Data Privacy Law
Compliance with Data Privacy Law

Data Privacy Law

According to their press release, throughout 2021, the Mexican Data Protection Authority (INAI) imposed fines of approximately $4.5 million on individuals and/or legal entities that had infringed the Data Privacy Law.

In 2021, a total of 1,930 complaints were filed before the INAI for the unlawful processing of personal data, where the most relevant sectors are financial services and insurance, mass media information, and health and social assistance.

Among the most frequent actions that result in penalties are:

  • collecting or transferring personal data without the corresponding consent of the data subject; and
  • non-compliance with requirements for privacy notices, as set out in the law.

Fines range from 100 days of minimum wage in Mexico (approximately $475) to 320,000 days of minimum wage (approximately $1.5 million). They are calculated per infringement (the law sets out 18 infringement types or breaches), and are calculated considering the nature of the data, the financial capacity of the collector and the negligence of the infringer. Fines can be doubled when processing sensitive data or in case of a relapse.

The fines associated with privacy law non-compliance have broad implications – the amount of those fines could also impact the company's reputation and operations, its brand equity and its financial position.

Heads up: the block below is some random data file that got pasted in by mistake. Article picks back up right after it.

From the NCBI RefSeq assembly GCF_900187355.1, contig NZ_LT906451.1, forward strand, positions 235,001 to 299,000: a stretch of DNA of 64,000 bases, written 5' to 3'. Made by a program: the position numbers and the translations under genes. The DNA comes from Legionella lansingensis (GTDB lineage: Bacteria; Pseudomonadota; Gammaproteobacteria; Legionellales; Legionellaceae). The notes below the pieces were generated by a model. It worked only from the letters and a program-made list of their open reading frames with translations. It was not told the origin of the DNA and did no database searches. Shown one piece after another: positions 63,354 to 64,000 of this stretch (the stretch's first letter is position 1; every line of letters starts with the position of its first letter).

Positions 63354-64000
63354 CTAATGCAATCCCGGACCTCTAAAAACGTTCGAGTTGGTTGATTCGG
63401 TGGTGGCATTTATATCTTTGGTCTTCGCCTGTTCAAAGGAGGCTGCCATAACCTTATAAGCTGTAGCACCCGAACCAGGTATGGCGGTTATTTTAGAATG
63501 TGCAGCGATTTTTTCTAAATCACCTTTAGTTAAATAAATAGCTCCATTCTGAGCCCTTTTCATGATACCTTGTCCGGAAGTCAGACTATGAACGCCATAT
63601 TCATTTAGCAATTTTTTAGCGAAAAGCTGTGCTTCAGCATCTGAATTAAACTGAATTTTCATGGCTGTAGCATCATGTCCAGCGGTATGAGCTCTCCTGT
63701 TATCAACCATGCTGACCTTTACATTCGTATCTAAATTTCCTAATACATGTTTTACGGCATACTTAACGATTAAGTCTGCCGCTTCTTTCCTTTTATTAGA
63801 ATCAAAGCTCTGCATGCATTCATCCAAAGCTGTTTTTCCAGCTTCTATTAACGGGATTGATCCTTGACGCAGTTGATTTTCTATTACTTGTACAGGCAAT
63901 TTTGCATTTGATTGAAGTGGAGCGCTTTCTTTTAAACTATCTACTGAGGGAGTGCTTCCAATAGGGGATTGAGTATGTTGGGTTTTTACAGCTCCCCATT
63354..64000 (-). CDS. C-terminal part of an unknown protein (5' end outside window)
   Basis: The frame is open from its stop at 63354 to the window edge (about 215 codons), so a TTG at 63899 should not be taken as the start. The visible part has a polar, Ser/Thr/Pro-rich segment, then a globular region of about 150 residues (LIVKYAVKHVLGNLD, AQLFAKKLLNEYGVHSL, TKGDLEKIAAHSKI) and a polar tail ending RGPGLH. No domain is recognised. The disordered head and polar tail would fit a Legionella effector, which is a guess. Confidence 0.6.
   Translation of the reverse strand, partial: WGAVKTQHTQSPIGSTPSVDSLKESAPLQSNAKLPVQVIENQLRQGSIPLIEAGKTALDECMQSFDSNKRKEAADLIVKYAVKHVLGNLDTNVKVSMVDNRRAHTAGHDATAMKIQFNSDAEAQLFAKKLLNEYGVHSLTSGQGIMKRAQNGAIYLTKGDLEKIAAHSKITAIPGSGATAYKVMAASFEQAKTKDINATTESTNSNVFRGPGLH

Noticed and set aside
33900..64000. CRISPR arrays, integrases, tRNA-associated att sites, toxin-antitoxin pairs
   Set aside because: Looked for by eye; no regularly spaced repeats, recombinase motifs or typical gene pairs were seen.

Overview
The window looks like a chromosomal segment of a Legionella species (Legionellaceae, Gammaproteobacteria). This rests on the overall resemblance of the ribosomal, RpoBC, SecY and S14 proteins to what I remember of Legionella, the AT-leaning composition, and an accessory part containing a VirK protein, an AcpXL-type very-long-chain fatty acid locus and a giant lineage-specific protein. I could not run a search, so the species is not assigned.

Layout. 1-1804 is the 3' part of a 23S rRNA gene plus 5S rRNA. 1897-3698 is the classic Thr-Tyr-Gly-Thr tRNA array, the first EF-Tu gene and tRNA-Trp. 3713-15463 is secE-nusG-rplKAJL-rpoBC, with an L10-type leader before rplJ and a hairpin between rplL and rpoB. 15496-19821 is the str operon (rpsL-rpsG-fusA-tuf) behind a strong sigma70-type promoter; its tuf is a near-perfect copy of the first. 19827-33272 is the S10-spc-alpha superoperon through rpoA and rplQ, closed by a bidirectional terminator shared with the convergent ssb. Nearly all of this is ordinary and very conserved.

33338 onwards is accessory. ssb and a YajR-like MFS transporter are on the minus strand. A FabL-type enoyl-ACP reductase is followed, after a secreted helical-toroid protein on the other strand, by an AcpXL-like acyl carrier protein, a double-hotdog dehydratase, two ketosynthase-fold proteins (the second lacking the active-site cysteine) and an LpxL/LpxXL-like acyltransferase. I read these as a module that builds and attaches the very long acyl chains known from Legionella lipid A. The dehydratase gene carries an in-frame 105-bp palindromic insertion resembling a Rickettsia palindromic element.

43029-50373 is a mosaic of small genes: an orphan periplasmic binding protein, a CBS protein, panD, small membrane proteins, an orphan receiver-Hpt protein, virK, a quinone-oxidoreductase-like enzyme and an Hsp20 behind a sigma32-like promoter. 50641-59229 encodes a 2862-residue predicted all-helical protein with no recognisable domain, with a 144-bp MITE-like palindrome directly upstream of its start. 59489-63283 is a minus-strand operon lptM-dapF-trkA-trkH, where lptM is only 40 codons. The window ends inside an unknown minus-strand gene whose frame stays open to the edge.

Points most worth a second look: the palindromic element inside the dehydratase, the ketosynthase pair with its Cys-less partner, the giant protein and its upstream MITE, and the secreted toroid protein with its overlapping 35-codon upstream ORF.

Compliance with Data Privacy Law

Compliance is possible through several mechanisms, including:

  • making the privacy notice available to data subjects and making the corresponding updates;
  • appointing a data privacy officer;
  • implementing administrative, technical and physical security measures to protect personal data against damage, loss, alteration, destruction or unauthorised use, access or processing;
  • developing a mandatory and enforceable privacy framework within the organisation;
  • adopting clauses for personal data transfers or data processing;
  • implementing privacy awareness and training programs; and
  • monitoring compliance through regular audits.


Privacy compliance does not only revolve around contracts, policies and legal paperwork. In most cases, a holistic approach to compliance requires a company to hire new service providers, adopt and implement security policies, or appoint a local chief information security officer to mitigate future risks.

The Data Privacy Law can be difficult to navigate, but the sentiment "privacy is a journey, not a destination" paired with legal advice is helpful when tackling such issues.

For further information on this topic please contact Luis Gerardo García, Jorge Kargl, Gaby Finkel or Dafne Mendez at Creel, García-Cuellar, Aiza y Enriquez, SC by telephone (+52 55 4748 0600 ) or email ([email protected], [email protected], [email protected] or [email protected]). The Creel, García-Cuellar, Aiza y Enriquez, SC website can be accessed at